|Communist Party Secretary of Hubei|
|Assumed office |
13 February 2020
|Deputy||Wang Xiaodong (Governor)|
|General secretary||Xi Jinping|
|Preceded by||Jiang Chaoliang|
|Mayor of Shanghai|
20 January 2017 – 13 February 2020
|Party secretary||Han Zheng|
|Preceded by||Yang Xiong|
|Succeeded by||Gong Zheng|
|Born||November 1957 (age 62)|
Xianju County, Zhejiang
|Political party||Communist Party of China (1979-)|
|Alma mater||China University of Political Science and Law|
Ying Yong (simplified Chinese: 应勇; traditional Chinese: 應勇; pinyin: Yīng Yǒng; born November 1957) is a Chinese politician and the current Communist Party Secretary of Hubei, a position he has held since February 2020. He came to prominence beginning in 2003 in Zhejiang province, and served as the President of the provincial High Court. He served as the head of the Organization Department of the Shanghai Municipal Party Committee before he became deputy party secretary of Shanghai. He became the mayor of Shanghai in January 2017. On February 12, 2020, Ying was appointed Party secretary of Hubei, replacing Jiang Chaoliang during the 2019–20 coronavirus pandemic.
Ying was born in Xianju County, Zhejiang province, near the city of Taizhou. He joined the Communist Party of China in April 1979. He holds law degrees from the China University of Political Science and Law and Hangzhou University. He began his career in Huangyan County, Zhejiang, working for the county industry bureau and the local police station. He then served as the mayor of the town of Chengguan (城关镇). He successively worked his way up the bureaucratic hierarchy in Taizhou, heading its public security department, then its Political and Legal Affairs Commission (Zhengfawei). He then became the police chief and Zhengfawei head of neighboring Shaoxing.
Ying was promoted to the provincial government in 1995, serving as the deputy provincial police chief, then the head of the provincial office for combating illegal drugs, and the leader of an effort to combat terrorism. In July 2003, Ying was promoted to Deputy Secretary of the Provincial Commission for Discipline Inspection, and several months later the concurrent head of the provincial Department of Supervision. At the time, Xi Jinping was the provincial party secretary. As such, Ying has been named by political observers as a member of the "New Zhijiang Army."
In November 2006, Ying was named President of the Zhejiang Provincial High Court. In January 2008, Ying became President of the Shanghai High Court. In April 2013, Ying was named the head of the Organization Department of the Shanghai Municipal Party Committee, and a member of the municipality's Party Standing Committee. In June 2014, he was named deputy party secretary, overseeing party affairs and the municipal party school. In September 2016, he further obtained the office of vice-mayor. This was considered highly unusual, as deputy party secretaries do not usually hold deputy government positions simultaneously. The move was therefore was interpreted as grooming Ying for higher office, likely the future mayor of Shanghai. On 20 January 2017, Ying Yong was elected as mayor of Shanghai. Ying was the first mayor since Zhu Rongji to have spent the majority of his career outside of the municipality. Observers have noted that Ying is likely slated for further promotion. In 2017 he was elected a full member of the 19th Central Committee of the Communist Party of China.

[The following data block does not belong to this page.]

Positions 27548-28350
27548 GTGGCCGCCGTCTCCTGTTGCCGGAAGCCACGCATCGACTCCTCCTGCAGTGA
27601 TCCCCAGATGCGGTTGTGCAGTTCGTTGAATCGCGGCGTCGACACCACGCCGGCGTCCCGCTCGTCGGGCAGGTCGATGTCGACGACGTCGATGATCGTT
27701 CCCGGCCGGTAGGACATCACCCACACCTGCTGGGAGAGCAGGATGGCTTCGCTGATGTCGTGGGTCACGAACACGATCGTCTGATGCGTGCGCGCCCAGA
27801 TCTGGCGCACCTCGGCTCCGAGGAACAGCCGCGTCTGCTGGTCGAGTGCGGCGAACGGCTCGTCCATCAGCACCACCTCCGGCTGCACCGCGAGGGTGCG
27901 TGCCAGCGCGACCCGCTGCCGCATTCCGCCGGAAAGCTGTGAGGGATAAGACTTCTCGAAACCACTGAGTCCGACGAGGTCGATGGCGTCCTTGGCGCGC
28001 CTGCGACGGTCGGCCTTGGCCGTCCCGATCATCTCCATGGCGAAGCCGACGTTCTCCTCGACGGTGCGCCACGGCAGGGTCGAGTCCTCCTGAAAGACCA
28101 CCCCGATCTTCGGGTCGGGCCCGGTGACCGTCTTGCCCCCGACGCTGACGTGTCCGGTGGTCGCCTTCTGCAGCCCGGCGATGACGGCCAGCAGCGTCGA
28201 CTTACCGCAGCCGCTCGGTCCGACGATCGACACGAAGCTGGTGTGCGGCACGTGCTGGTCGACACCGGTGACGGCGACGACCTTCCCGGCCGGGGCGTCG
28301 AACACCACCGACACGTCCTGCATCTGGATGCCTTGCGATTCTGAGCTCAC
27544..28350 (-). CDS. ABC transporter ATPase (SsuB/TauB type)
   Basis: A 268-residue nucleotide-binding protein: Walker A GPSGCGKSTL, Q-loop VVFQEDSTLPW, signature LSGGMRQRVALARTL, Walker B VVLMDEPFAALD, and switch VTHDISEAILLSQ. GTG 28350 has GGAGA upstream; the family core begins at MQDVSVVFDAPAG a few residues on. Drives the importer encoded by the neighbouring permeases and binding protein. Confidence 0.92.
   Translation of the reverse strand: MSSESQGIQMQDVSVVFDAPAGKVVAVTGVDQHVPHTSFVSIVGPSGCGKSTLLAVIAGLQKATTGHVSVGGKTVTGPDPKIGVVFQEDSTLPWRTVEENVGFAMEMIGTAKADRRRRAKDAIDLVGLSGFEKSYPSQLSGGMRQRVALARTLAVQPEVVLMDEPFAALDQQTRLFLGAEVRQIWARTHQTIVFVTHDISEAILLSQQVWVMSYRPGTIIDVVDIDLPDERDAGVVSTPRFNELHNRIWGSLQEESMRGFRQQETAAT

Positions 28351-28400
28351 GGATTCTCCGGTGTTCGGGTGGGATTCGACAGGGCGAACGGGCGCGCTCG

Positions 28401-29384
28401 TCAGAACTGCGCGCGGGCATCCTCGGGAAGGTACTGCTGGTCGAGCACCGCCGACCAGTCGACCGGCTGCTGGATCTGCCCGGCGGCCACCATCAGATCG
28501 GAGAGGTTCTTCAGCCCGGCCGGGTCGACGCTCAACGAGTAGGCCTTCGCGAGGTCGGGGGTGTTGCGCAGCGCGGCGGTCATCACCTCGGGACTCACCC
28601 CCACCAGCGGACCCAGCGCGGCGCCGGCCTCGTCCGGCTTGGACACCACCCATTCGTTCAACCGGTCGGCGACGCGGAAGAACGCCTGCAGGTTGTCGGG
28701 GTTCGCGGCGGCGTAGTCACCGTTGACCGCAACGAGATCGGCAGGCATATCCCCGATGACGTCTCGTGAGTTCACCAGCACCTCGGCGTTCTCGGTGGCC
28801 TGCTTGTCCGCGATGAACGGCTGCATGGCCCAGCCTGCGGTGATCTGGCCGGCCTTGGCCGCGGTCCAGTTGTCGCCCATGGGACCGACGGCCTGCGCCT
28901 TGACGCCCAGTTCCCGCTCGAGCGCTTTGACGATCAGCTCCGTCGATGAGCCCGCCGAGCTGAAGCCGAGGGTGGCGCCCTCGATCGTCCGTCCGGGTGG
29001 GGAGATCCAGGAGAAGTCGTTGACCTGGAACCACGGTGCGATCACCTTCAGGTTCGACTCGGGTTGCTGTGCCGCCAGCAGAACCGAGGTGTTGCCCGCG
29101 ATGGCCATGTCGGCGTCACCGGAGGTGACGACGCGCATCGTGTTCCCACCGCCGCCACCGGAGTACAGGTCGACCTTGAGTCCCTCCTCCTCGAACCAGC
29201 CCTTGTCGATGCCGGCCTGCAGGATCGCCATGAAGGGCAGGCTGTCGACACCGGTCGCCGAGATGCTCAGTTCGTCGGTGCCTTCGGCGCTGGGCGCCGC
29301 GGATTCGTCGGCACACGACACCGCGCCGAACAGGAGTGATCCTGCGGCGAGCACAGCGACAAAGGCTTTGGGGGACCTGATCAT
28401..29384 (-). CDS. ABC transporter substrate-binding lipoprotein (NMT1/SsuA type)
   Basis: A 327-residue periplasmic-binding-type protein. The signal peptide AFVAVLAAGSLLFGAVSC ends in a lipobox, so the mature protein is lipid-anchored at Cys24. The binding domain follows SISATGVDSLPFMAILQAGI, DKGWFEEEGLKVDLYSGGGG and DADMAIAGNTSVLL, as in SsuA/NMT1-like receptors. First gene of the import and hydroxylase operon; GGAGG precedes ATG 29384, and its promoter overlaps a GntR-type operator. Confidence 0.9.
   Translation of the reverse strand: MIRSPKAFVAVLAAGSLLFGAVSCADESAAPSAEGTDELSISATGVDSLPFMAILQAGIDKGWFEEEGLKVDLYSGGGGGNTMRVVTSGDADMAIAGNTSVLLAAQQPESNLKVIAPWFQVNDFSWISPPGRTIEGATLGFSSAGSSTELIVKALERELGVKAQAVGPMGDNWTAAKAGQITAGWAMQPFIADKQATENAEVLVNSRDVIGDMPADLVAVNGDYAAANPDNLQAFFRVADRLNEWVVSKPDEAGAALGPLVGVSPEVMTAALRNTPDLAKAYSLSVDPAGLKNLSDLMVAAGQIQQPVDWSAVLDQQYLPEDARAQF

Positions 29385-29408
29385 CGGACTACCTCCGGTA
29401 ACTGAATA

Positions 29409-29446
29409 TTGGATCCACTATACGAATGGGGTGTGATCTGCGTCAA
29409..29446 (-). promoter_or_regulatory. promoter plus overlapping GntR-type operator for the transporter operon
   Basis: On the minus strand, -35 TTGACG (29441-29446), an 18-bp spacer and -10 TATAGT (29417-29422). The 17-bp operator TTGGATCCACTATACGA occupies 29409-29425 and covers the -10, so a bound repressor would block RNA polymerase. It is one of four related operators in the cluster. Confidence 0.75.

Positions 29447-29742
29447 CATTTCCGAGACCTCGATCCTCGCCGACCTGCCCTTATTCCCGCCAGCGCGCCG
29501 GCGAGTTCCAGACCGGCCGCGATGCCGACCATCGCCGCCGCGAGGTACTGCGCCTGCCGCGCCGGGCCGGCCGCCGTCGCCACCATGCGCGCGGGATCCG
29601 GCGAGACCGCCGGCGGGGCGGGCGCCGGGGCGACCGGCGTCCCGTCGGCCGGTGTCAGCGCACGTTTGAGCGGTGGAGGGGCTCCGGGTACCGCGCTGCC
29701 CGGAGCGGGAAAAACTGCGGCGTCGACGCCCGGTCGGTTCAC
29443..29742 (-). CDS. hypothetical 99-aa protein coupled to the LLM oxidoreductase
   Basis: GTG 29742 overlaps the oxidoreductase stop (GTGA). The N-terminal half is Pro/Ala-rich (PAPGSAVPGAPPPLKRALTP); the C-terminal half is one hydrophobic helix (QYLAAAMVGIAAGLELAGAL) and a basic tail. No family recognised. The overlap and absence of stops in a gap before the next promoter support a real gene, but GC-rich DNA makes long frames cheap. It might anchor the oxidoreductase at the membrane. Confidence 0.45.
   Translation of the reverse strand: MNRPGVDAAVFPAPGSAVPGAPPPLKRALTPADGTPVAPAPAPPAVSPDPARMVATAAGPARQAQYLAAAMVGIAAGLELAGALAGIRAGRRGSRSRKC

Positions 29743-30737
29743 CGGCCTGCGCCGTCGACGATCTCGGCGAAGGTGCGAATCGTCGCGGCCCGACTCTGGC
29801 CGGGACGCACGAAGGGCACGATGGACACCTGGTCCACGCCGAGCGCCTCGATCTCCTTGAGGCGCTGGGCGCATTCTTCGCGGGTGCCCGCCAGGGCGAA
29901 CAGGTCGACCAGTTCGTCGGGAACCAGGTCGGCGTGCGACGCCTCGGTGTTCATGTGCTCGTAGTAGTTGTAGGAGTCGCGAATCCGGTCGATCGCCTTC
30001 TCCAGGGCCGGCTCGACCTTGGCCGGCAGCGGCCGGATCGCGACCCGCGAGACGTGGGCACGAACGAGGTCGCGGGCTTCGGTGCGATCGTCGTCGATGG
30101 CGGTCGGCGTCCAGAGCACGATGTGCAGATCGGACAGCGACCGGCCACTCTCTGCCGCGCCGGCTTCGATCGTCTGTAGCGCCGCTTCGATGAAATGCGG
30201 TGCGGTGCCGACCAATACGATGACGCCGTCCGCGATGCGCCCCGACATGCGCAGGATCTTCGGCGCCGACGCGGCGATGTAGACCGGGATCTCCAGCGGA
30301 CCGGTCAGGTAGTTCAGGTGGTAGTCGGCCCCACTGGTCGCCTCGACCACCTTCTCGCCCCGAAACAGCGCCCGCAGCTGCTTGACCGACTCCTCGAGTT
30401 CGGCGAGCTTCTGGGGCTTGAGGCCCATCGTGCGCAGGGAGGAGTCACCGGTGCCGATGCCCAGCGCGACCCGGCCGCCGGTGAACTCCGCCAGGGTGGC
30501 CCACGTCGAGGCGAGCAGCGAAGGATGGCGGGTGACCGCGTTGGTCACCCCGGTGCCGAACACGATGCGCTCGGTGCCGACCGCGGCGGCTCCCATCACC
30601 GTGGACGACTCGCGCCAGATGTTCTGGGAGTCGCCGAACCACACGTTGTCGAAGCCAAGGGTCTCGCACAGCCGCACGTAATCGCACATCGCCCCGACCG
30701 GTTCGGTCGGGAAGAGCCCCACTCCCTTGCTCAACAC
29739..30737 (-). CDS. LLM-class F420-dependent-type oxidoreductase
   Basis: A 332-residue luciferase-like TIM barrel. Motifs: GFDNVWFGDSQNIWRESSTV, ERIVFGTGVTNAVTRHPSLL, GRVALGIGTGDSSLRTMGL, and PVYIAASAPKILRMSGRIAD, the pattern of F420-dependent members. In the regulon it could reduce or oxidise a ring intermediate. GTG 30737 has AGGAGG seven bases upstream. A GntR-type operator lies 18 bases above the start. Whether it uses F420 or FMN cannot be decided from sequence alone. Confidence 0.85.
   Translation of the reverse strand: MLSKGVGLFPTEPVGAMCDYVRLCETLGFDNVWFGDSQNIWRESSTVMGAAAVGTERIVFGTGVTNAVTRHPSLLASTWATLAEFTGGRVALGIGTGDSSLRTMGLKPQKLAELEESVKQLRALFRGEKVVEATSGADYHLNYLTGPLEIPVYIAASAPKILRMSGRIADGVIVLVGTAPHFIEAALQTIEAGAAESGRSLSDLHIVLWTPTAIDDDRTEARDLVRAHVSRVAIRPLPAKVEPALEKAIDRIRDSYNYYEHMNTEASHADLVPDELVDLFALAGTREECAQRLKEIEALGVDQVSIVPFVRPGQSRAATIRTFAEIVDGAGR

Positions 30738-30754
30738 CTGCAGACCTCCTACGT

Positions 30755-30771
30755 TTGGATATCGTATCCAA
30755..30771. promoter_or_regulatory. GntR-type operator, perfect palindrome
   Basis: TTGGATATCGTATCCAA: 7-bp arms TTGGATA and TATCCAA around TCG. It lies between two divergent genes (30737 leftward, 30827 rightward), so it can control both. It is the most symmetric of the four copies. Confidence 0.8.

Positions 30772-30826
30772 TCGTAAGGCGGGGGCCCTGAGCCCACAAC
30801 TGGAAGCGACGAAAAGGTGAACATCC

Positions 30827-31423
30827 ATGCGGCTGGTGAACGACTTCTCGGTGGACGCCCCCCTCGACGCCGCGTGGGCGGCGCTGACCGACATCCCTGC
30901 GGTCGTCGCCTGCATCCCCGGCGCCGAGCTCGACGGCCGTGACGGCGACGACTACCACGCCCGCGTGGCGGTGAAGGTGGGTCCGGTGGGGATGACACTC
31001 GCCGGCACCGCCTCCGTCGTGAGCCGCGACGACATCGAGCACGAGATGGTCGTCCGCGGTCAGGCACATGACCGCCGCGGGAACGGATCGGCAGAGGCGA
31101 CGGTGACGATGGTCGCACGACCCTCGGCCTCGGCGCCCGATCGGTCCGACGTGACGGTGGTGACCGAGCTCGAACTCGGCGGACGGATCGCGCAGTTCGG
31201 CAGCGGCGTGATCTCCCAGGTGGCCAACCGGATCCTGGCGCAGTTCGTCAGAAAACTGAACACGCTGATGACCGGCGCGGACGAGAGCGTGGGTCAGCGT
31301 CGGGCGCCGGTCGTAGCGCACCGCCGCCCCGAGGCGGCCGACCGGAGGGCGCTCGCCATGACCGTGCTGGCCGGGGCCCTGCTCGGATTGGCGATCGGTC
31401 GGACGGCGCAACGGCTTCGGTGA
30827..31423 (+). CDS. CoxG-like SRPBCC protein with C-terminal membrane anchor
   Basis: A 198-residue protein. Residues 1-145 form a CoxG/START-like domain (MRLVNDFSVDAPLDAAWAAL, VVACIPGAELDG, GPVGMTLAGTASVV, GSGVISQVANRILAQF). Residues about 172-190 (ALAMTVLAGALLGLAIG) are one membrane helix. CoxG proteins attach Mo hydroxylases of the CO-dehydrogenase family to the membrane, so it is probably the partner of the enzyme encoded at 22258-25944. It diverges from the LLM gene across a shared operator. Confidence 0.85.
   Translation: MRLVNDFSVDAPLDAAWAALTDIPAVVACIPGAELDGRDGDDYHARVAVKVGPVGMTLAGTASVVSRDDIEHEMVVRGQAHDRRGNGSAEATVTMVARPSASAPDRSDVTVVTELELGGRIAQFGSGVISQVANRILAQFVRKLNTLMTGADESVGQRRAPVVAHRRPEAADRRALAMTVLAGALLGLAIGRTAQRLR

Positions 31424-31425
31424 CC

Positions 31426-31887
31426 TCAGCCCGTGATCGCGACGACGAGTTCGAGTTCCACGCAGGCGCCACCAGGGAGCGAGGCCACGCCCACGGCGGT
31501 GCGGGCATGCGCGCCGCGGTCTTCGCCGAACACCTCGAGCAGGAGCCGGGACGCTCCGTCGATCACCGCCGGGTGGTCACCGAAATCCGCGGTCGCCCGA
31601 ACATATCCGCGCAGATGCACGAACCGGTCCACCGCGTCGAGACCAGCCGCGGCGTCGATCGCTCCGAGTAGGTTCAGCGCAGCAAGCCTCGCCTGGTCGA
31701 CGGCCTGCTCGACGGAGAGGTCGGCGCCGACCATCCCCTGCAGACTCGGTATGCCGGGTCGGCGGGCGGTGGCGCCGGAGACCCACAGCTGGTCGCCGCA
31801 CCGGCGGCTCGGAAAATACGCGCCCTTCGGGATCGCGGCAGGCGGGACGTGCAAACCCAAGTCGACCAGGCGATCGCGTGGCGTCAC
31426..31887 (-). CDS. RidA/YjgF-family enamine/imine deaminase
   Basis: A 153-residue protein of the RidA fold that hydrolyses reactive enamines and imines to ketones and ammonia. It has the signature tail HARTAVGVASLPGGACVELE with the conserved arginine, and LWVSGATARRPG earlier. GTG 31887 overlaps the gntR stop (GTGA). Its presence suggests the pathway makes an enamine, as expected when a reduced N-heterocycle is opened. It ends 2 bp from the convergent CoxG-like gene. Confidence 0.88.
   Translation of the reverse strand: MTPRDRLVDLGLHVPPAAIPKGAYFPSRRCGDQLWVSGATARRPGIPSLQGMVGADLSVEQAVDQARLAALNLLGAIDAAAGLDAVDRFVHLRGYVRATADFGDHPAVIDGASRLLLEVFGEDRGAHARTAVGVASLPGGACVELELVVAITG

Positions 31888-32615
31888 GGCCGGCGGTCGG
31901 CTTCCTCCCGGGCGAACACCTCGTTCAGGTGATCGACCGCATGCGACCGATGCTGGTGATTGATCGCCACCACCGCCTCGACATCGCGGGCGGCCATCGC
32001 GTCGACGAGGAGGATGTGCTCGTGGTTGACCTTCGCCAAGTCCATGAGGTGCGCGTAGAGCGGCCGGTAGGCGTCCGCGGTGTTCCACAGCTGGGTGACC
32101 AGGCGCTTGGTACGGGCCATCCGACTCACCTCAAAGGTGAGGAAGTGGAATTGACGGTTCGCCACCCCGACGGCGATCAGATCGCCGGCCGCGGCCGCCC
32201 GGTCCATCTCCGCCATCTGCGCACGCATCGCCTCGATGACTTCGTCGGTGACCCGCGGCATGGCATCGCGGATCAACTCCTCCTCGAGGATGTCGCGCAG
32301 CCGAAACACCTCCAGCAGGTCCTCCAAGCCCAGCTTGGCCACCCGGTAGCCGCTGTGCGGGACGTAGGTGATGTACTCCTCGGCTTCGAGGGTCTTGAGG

- William Zheng (13 February 2020). "Coronavirus: Beijing's purge over virus takes down top Communist Party officials in Hubei". South China Morning Post. Retrieved 13 February 2020.
- "Ying Yong appointed Party chief of China's Hubei Province". xinhuanet.com. 13 February 2020. Retrieved 13 February 2020.
- 应勇简历, Zhongguo Jingji Wang May 4, 2014
- "应勇当选上海市市长". thepaper.cn. 2017-01-20. Retrieved 2017-01-20.
- Media related to Ying Yong at Wikimedia Commons
| Mayor of Shanghai
|Party political offices|
| Communist Party Secretary of Hubei
| Deputy Party Secretary of Shanghai
| Head of the Organization Department of
the Shanghai Party Committee
| President of the Shanghai High People's Court